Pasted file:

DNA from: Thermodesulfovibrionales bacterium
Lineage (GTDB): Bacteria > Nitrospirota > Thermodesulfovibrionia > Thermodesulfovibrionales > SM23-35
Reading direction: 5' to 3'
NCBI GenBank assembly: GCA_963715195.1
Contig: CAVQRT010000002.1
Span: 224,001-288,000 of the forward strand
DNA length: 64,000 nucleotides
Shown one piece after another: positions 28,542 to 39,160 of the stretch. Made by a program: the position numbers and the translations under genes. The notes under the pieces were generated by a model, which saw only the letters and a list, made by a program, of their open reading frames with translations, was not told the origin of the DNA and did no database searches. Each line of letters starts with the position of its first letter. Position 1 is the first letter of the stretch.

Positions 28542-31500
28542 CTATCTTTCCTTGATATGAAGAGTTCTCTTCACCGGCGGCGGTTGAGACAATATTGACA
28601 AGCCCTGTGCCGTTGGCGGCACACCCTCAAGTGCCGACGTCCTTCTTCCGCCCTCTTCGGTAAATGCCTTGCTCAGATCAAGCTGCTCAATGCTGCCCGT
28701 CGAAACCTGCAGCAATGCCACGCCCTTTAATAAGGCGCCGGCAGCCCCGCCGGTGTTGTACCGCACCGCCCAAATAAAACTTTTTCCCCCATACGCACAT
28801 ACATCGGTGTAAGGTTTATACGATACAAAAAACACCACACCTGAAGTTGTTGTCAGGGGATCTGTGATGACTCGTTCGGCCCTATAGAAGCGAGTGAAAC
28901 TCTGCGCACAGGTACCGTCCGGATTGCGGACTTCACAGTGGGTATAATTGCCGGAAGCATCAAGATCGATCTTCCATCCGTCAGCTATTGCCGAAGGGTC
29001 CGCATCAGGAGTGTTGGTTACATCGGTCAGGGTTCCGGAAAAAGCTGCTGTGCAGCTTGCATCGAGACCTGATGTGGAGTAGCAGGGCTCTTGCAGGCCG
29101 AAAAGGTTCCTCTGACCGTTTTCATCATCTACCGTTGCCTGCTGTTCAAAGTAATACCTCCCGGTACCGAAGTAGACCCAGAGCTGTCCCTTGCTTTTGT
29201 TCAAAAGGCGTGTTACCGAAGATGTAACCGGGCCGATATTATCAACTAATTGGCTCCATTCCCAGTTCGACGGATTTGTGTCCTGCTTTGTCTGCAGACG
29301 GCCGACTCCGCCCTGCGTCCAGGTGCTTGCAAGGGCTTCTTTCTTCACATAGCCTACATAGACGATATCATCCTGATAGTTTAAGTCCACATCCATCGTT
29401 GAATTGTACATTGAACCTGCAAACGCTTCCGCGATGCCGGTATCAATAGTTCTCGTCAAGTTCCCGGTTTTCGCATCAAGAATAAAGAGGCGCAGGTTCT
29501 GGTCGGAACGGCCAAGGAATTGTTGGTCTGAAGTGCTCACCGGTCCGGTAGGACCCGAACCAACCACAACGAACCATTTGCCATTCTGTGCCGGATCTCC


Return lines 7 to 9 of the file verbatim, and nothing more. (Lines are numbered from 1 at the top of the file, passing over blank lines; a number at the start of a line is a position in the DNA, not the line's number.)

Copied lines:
DNA length: 64,000 nucleotides
Shown one piece after another: positions 28,542 to 39,160 of the stretch. Made by a program: the position numbers and the translations under genes. The notes under the pieces were generated by a model, which saw only the letters and a list, made by a program, of their open reading frames with translations, was not told the origin of the DNA and did no database searches. Each line of letters starts with the position of its first letter. Position 1 is the first letter of the stretch.

Positions 28542-31500